Sector News

Iberdrola provides €41bn boost to electrification

March 30, 2024
Energy & Chemical Value Chain

In a bid to accelerate electrification of industry, energy company Iberdrola will invest €41bn (US$44.3bn) and hire 10,000 people globally by 2026.

The company, which operates nuclear, solar, wind and other generation technologies across the globe, says that the push for electrification is being driven by the decarbonisation of industry and transport, along with greater demand from data, cloud, and AI infrastructure.

Iberdrola’s total funding includes €21.5bn to expand and strengthen electrical networks in the US, UK, Brazil, and Spain. The UK is set to receive 25% of that financing.

The urgent need for investment was highlighted last year in a report by the UK’s electricity networks commissioner. Nick Winser warned that some renewable project developers will have to wait until the 2030s to connect because investment in transmission has fallen short of investment in new clean generation.

Iberdrola will also spend €15.5bn on wind and solar projects that are already under construction, with the majority (54%) going to offshore wind projects in the US, UK, France, and Germany.

Its investments will help an additional 3 GW of offshore wind become operational from 2027, increasing the company’s total capacity to near 5 GW. Onshore wind and solar will be boosted by about 6 GW from 2027. By the end of 2023, Iberdrola had about 21 GW of onshore wind installed and nearly 6 GW of solar capacity.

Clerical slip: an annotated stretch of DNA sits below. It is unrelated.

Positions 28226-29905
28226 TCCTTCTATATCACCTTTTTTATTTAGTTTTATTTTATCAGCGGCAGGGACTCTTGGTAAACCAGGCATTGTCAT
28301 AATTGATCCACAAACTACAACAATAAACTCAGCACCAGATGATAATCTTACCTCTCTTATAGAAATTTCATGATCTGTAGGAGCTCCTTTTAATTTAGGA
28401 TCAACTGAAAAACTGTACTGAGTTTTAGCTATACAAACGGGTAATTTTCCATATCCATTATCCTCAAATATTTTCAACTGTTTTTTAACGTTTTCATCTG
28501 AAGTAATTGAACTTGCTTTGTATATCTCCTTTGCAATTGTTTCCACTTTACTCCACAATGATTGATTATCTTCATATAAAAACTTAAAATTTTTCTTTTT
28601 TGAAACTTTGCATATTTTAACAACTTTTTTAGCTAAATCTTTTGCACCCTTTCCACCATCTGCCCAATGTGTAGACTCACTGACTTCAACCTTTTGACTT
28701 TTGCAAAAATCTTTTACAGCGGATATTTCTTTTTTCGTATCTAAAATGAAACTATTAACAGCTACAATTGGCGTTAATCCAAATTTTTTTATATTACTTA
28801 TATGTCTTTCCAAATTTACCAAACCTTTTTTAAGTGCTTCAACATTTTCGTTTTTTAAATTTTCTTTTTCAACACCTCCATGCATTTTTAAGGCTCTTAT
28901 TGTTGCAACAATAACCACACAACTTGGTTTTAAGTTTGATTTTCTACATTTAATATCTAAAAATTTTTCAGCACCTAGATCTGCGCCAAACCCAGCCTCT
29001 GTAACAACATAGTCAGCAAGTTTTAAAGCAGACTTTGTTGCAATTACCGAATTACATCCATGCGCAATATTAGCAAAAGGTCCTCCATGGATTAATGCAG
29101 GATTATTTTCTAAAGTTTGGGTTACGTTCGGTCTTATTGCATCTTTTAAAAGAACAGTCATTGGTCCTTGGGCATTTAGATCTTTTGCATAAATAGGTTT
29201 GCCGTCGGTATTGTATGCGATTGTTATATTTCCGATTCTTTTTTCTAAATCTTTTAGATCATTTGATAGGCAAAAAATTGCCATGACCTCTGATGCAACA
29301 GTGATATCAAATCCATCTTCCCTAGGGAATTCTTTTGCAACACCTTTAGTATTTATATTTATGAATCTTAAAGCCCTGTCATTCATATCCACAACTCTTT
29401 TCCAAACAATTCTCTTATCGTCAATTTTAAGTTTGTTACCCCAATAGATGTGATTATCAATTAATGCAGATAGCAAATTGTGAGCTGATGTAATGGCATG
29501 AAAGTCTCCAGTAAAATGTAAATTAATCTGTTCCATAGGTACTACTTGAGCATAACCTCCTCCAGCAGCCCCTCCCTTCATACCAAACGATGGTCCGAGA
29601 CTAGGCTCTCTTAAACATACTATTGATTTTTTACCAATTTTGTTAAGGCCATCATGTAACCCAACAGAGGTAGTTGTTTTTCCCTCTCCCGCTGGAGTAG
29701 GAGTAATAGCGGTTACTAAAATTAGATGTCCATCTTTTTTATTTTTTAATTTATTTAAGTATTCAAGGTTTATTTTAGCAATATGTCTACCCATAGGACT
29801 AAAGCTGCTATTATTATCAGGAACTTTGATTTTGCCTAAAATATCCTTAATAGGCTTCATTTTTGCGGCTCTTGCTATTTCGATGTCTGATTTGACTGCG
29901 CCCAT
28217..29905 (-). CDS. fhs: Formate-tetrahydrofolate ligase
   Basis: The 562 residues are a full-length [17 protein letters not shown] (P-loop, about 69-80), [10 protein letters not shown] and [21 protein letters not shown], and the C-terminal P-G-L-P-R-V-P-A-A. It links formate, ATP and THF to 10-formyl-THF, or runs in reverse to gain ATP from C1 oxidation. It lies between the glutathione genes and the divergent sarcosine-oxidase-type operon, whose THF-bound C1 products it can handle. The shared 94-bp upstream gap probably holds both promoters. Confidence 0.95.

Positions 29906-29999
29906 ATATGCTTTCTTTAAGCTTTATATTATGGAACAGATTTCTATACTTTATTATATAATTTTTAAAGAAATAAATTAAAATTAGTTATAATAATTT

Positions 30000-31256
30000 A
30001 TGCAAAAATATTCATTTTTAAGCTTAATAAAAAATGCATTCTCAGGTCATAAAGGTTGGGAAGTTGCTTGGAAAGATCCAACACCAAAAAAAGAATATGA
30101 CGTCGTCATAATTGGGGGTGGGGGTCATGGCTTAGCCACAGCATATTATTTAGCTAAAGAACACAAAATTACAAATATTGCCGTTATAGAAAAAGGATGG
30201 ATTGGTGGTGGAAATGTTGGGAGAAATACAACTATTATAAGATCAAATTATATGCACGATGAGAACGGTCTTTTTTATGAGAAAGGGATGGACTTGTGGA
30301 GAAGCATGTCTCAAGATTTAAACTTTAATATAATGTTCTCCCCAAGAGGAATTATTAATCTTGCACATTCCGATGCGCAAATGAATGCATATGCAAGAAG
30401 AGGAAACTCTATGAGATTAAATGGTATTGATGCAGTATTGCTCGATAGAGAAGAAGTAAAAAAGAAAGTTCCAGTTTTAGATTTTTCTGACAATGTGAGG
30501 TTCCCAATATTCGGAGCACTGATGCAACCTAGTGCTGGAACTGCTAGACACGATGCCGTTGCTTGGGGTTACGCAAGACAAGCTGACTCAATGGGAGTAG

The company is also investing €1.5bn to increase its pumped storage capacity by 20% to 120m kWh, providing greater grid stability.

The remaining investment will focus on customer services and maintenance of existing generation.

Iberdrola’s investment will see the company hire 10,000 workers around the world, while it expects to support 500,000 supply chain positions.

Ignacio Galán, executive chairman of Iberdrola, said: “The electrification of energy is unstoppable and will expand exponentially in the years ahead, supporting decarbonisation, boosting energy security, and reducing the volatility caused by fossil fuels.”

by Amanda Jasi

Source: thechemicalengineer.com

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